hi INDiA Copyright 2020
WASHINGTON, DC -U.S. Immigration and Customs Enforcement Oct. 21 announced preliminary results from Operation OPTical Illusion, a law enforcement operation targeting nonimmigrant students who fraudulently used the Optional Practical Training program to remain in the United States, making 15 arrests of nonimmigrant students.
OPT enables nonimmigrant students to work in the United States in positions related to their field of study for up to one year, with an additional 24 months if the student participates in STEM optional practical training, permitted to students with F-1 and M-1 student visas, ICE notes in a news release.
The operation, which is ongoing, resulted in the arrest of 15 nonimmigrant students who claimed to be employed by companies that don’t exist, it said.
“Today’s announcement is just another example of the Trump Administration not only putting America first but making sure the laws of our immigration system are enforced,” Acting Deputy Secretary Ken Cuccinelli said in a statement.
“Every instance of fraud is a job an American worker could have had, and with so many Americans looking for work this crime is even more unacceptable,” Cuccinelli added.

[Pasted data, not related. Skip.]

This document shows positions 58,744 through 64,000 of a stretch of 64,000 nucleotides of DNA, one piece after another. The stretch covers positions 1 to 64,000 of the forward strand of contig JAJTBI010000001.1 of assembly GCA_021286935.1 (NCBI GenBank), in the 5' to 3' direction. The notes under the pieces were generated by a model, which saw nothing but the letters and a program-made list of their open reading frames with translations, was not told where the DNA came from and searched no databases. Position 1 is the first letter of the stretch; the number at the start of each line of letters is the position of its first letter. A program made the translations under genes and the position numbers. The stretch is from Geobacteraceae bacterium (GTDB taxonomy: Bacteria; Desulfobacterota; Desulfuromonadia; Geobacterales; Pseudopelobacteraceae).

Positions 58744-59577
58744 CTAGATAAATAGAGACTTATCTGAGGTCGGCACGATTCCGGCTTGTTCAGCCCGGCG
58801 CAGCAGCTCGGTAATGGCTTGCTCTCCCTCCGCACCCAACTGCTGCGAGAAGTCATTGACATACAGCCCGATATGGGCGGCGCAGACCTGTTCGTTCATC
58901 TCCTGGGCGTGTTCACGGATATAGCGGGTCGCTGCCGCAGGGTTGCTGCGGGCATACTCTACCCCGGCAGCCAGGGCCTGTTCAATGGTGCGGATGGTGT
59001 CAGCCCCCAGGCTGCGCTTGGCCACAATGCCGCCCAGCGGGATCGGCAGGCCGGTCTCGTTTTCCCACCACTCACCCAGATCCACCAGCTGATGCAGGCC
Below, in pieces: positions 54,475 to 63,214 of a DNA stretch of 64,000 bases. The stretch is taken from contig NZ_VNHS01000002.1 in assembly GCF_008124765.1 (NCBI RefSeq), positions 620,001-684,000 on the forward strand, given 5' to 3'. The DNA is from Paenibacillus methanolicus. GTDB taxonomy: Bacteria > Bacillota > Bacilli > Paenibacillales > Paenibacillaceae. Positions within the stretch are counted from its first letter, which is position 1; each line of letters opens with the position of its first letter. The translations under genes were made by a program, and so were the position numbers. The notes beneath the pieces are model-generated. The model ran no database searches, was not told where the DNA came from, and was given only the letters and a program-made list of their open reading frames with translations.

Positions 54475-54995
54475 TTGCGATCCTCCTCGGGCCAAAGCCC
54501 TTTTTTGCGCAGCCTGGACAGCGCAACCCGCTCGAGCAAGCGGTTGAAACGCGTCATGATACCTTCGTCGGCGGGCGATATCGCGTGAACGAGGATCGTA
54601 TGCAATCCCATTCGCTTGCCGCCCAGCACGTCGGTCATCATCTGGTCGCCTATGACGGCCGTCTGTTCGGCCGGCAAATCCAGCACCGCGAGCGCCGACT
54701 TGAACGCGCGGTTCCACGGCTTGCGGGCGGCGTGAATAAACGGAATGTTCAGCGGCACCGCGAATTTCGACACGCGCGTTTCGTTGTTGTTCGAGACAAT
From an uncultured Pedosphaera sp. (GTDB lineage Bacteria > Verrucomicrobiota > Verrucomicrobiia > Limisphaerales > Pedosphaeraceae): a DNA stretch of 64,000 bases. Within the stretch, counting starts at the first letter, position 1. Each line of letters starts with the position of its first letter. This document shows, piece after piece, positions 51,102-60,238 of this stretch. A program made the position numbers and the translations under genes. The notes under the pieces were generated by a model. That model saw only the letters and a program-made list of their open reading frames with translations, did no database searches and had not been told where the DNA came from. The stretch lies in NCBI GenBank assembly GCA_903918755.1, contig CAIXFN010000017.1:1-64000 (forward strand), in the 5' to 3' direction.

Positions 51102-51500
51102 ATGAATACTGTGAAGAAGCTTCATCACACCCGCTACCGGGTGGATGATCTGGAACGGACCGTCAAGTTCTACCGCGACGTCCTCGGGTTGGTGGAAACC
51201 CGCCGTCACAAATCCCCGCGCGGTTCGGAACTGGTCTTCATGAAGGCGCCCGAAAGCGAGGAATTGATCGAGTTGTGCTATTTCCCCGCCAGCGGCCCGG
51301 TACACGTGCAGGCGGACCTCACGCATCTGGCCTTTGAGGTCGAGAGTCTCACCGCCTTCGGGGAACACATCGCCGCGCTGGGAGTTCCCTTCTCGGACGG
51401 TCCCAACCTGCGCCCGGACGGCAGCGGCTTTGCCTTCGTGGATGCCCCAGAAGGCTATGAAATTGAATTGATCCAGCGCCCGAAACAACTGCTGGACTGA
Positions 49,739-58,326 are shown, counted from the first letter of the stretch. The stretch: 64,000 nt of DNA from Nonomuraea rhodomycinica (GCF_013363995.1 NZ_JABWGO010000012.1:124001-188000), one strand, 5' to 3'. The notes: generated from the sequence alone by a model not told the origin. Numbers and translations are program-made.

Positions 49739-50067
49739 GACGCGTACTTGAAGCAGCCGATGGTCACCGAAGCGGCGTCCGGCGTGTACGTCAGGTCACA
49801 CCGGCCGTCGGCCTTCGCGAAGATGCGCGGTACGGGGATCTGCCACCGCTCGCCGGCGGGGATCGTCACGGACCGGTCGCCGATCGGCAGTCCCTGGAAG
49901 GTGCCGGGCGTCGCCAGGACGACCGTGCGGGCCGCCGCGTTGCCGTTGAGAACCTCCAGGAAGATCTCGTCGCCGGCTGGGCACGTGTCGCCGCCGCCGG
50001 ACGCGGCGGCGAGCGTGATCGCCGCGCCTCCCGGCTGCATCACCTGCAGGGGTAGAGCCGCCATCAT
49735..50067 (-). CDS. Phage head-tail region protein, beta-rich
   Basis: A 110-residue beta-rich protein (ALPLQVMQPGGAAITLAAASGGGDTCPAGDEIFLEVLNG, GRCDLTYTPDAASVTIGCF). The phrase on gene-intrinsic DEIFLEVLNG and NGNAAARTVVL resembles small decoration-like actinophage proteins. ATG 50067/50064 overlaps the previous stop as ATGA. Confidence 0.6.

The 15 arrests took place in and around Boston, Massachusetts; the Washington, D.C., area; Houston, Texas; Fort Lauderdale, Florida; Newark, New Jersey; Nashville, Tennessee; as well as Pittsburgh and Harrisburg in Pennsylvania.
Among those arrested included 11 Indian nationals, two Libyan nationals, one Senegalese national and one Bangladeshi national.
A joint investigation by NBC News and NBC’s Bay Area station found the F-1 visa program appears to have been exploited by fake companies providing false employment verifications.
In May, citing NBC News reporting, Sen. Chuck Grassley, R-Iowa, chairman of the Senate Finance Committee, asked DHS to answer questions about the scope of fraud in a U.S. student visa program, according to the NBC report.
DHS and ICE officials said that their investigation had identified 1,100 foreign nationals who appeared to be “not obeying the law.”
The officials said ICE had sent letters to 700 of them informing them it was revoking their work permits, according to the report.
The agency said it will continue to vet students who gained new employment through OPT for compliance with their nonimmigrant status. Any identified leads will be reviewed for potential future enforcement, it said.